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(36) Regent Street

History of 36 Regent Street

1861:

William Cutler [?] Shippey, 56, retired grocer, b Ely

Mary Anne, 56, b Devon

Jonathan Tranter, son, 19, bookseller, b Luton

Rebecca Carter, servant, 21, b Grantchester

………….

1871:

(36) Mary Ann Shippey, 61, annuitant, b Devon

Mary Daniel, 55, visitor, annuitant, b Bedford

Eliza M Rayner, 20, servant, b Cambridge

(36a) Albert D Clayton, 41, auctioneer surveyor, b Cambridge

Jane S, 52, b Norfolk

Matilda A Glover, 56, servant, b Norfolk

Mary A Glover, 23, servant, b Norfolk

……………

1881:

(36) Lydia M Hopper, 76, annuitant, b Ireland

Samuel Banks, brother, 73, clerk rector of Cottenham, b Ireland

Jane Banks, sister in law, 56, b Haddenham

Susan Picken, servant, 45, cook, b Broughton

Eliza Foreman, 22, housemaid, b Fulbourn

(36a) Mary Ann Shippey

Maria Daniel, sister, annuitant

Emily S, sister, annuitant

Joanna Hunt, 17, servant, b Soham

The Parish Church of Cottenham is famous for its unusual tower, but before this was built there was a steeple. This fell during a severe storm in 1617 demolishing a schoolroom which stood to the north side of the church. In 1699 another schoolroom was built beside the church for teaching local boys, paid for by Mrs. Katherine Pepys, a relation of the famous Samuel Pepys. How long this stood, we are not sure. What we do know is that in 1852 the then new Rector of Cottenham, The Rev’d Samuel Banks, paid for a large schoolroom to be built next to the stables in the Rectory grounds. His wife and daughter taught local girls here. (from Cottenham News 1997)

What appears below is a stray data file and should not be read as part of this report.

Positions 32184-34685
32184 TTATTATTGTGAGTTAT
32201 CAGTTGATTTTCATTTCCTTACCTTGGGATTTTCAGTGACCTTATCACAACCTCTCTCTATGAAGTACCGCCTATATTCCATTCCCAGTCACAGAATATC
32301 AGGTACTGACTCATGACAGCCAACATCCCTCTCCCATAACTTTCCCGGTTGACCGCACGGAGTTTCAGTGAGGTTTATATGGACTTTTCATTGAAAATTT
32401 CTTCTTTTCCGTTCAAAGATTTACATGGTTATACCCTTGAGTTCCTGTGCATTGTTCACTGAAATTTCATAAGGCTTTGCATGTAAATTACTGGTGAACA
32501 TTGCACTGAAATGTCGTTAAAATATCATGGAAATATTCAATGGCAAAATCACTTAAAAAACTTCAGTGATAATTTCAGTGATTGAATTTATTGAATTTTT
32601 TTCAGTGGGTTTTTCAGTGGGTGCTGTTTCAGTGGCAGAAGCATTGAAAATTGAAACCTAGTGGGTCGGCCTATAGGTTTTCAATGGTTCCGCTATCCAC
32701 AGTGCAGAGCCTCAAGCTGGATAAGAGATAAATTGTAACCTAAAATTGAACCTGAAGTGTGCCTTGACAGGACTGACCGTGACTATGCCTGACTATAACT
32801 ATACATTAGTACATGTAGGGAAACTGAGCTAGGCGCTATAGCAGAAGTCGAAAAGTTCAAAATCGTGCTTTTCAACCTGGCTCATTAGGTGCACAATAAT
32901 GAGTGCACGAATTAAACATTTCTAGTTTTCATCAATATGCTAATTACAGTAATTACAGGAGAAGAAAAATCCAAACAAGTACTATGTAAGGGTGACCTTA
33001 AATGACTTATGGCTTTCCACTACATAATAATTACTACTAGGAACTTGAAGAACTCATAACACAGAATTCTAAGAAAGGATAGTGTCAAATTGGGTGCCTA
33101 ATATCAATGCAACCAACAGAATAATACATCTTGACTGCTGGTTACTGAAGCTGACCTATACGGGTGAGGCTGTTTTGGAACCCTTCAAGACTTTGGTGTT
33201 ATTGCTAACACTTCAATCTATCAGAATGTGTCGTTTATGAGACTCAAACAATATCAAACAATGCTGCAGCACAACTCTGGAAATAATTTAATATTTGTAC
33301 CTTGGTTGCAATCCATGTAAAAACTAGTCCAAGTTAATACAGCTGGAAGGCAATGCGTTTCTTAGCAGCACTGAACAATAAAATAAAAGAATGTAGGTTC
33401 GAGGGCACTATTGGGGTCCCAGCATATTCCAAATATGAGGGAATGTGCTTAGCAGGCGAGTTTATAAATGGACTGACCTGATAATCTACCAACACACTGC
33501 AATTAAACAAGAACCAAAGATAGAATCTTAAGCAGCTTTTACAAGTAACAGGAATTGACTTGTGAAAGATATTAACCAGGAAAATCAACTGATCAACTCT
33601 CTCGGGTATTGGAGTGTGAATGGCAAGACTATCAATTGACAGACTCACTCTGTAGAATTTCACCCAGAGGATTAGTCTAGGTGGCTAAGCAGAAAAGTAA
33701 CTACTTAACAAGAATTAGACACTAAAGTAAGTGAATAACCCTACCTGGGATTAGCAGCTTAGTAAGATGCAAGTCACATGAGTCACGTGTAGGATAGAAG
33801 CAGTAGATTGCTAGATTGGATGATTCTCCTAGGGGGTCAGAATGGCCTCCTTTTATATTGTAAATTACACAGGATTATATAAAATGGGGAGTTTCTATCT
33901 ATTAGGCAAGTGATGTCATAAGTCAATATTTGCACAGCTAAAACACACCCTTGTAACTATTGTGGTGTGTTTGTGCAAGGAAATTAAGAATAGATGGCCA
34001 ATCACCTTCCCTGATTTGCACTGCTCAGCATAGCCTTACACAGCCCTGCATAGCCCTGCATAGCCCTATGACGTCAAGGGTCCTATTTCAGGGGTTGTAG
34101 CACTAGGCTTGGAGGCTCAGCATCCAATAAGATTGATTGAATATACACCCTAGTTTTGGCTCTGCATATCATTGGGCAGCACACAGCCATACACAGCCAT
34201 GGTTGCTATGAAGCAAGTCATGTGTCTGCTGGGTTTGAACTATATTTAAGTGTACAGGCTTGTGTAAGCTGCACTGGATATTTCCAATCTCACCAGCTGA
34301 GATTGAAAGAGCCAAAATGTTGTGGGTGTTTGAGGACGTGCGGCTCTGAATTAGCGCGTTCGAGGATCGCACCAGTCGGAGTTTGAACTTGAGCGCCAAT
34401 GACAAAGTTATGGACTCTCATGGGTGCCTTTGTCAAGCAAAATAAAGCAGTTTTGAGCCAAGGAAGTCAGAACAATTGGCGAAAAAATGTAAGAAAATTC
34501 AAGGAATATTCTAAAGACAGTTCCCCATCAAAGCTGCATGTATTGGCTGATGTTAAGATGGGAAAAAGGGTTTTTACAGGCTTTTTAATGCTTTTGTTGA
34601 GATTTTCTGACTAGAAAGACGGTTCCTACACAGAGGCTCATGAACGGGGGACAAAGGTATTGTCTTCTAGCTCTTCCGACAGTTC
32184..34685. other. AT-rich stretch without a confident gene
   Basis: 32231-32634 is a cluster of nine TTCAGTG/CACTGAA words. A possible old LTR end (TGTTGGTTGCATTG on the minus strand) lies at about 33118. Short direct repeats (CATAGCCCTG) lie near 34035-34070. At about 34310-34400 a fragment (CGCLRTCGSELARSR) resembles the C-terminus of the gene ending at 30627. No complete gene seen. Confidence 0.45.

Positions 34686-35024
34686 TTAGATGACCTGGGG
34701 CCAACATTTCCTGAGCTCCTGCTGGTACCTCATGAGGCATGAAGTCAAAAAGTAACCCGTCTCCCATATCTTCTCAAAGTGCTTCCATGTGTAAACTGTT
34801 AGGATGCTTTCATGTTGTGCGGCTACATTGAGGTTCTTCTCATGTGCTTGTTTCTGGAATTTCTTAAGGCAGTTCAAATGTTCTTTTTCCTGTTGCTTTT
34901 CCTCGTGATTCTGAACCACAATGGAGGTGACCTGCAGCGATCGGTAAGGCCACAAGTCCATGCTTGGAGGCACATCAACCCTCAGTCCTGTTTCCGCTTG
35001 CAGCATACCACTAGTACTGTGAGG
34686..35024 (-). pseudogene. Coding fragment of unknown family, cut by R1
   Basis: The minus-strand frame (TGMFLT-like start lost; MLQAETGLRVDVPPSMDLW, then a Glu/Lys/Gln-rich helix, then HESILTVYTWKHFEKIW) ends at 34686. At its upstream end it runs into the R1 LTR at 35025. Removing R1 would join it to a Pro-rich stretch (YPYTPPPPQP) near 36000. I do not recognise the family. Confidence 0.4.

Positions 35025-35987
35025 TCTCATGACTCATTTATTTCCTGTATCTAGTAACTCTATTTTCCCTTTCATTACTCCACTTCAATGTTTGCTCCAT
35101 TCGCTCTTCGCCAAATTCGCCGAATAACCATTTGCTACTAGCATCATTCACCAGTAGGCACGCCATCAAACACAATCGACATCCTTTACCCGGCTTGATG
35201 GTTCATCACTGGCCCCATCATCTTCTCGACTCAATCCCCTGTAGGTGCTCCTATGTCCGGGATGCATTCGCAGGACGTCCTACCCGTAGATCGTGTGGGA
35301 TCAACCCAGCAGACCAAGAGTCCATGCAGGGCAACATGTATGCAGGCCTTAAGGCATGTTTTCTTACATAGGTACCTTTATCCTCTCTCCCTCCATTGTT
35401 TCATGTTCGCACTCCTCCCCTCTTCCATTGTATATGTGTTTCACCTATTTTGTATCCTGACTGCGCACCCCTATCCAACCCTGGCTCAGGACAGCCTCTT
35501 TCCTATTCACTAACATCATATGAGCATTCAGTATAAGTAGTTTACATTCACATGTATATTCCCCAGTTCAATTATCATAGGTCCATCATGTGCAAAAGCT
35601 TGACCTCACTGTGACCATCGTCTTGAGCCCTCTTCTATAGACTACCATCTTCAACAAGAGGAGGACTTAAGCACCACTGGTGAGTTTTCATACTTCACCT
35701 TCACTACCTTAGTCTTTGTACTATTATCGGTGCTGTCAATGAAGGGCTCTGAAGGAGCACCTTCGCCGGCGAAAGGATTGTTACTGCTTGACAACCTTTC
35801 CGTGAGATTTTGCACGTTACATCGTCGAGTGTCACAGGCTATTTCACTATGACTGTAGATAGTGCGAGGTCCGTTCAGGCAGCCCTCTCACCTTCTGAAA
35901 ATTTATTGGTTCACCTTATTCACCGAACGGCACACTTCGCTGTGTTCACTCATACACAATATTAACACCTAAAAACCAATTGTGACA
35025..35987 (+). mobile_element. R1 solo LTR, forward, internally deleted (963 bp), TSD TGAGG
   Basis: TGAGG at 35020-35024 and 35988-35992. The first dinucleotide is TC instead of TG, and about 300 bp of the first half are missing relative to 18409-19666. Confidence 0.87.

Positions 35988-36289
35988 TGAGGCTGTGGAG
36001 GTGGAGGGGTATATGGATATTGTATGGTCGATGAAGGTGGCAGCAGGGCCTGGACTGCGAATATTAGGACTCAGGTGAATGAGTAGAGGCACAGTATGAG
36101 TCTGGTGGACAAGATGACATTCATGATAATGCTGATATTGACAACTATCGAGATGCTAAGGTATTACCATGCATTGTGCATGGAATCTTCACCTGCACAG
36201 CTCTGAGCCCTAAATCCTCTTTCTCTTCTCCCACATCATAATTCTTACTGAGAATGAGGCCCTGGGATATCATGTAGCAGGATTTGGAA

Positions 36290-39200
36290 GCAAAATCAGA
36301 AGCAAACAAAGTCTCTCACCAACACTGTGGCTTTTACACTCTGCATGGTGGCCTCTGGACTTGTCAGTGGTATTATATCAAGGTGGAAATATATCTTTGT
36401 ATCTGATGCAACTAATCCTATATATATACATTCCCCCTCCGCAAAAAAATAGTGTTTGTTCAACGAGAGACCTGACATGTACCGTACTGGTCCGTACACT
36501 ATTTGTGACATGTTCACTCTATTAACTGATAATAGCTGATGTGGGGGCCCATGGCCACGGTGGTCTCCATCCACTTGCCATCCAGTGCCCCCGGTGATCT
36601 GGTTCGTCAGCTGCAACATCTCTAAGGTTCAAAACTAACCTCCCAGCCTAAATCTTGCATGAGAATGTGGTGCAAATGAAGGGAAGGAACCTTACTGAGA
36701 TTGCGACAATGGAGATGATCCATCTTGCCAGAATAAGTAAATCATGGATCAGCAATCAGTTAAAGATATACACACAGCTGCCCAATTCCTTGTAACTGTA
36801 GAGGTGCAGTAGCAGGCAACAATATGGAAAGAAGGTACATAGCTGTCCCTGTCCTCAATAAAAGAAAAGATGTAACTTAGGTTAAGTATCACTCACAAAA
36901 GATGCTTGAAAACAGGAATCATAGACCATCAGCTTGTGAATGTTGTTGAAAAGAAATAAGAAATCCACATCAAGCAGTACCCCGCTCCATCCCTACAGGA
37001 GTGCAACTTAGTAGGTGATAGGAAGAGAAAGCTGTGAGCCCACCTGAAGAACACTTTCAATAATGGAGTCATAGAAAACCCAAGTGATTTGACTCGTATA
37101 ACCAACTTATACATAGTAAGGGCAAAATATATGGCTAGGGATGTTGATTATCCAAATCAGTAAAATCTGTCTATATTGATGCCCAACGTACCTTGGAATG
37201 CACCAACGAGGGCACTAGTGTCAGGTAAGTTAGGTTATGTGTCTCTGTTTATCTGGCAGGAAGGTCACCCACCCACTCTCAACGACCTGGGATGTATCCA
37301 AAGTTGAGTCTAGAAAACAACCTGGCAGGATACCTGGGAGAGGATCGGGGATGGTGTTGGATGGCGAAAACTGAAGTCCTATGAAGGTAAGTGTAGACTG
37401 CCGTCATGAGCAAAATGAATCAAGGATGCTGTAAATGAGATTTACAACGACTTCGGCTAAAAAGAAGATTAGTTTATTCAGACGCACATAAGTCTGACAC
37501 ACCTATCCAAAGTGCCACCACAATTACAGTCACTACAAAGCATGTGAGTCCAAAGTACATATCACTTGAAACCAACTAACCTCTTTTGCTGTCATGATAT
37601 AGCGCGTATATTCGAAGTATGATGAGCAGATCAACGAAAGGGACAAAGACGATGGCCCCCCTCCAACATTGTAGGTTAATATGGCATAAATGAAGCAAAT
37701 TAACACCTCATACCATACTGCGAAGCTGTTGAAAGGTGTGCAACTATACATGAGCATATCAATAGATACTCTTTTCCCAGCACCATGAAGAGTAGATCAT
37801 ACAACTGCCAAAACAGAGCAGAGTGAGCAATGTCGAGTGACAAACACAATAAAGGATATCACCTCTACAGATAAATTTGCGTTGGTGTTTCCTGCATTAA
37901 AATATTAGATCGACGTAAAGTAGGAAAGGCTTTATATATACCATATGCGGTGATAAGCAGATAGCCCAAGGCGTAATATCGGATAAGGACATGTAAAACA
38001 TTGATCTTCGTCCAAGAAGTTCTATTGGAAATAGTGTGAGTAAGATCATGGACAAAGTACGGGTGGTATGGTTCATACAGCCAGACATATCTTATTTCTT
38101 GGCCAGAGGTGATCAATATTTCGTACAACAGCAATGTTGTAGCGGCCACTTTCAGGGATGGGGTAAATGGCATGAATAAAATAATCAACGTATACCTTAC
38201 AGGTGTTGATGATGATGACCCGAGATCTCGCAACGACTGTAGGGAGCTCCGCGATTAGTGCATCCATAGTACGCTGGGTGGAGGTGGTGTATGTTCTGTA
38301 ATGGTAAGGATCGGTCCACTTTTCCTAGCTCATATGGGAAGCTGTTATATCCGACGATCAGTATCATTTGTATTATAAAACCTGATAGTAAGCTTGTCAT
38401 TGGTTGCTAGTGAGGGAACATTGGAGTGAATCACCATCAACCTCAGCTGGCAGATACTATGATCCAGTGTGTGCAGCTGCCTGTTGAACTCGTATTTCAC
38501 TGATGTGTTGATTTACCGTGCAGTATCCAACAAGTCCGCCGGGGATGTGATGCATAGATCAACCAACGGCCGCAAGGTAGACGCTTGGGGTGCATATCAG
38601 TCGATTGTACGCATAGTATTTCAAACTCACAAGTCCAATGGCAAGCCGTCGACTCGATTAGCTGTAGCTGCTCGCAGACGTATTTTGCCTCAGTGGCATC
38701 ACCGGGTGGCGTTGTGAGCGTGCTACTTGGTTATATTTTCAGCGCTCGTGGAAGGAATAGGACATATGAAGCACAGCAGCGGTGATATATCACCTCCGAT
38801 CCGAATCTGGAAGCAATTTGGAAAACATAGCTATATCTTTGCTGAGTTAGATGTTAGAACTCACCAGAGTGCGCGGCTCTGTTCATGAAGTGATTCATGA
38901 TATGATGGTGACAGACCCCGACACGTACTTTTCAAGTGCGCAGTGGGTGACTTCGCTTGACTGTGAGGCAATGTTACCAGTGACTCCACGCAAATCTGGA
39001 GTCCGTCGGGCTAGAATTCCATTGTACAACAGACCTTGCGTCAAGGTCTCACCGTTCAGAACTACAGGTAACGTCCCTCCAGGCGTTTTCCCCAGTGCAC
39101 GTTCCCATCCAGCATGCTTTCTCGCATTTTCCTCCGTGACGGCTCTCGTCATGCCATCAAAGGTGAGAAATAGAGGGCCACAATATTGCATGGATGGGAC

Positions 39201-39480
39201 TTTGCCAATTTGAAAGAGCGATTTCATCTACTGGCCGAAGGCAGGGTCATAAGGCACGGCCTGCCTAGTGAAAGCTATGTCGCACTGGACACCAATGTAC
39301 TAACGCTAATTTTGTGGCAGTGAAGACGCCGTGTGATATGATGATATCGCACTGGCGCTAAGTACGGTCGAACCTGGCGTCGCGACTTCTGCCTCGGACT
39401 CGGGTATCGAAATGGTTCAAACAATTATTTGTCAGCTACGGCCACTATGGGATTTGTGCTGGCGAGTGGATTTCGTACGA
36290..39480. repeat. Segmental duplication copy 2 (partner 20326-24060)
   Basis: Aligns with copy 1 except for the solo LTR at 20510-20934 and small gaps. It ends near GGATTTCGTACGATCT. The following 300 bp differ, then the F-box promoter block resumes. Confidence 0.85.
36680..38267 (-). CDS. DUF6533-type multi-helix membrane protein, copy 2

The rectors after 1839 all lived in Cottenham and in the late 19th century had considerable success in attracting the villagers back to church, sometimes assisted by curates, as in 1845, the mid 1880s, and c. 1900.  Attendance on Census Sunday 1851 was 74 adults at the morning service and 182 in the afternoon, with c. 50 children at each. Samuel Banks, rector from 1851 instituted evensong in addition to the existing services, and claimed in 1873 that there were 700-800 churchgoers, about half of whom were baptized. A monthly communion was begun by 1873, when the average number of communicants was 27, and Banks was holding weekly communions by 1885 for c. 100 communicant church members. He opened a mission room next to the almshouses in Green End in 1855, which was still in use in 1897. (from British History Online)

………….

1891:

(36) William R I Rownton, 71, retired iron merchant and founder, b Cambridge

Sarah R, 67,  b Essex

Catherine Smith, 27, servant,  b Histon

(36a) Mary A Shippey, widow, 80, living on her own means

Emily Anderson, 20, servant, b Fulbourn

……………

1901:

(36)  Sarah R Rownton [Rowton], widow, 72, living on own means

Annie Wentworth, niece, 46, living on own means, b Essex

Alice Redington, servant, 38, companion, b Surrey

Jessie E Hill, servant, 28, cook, b Suffolk

Agnes Steele, servant, 19, housemaid, b Suffolk

(36a) John H Payne, 29, picture frame maker, b Cambridge

Annie, 29, b Devon

Mary Start, boarder, 35, masseuse, b Cambridge, blind from childhood

Mable Start, boarder, 28, b Cambridge

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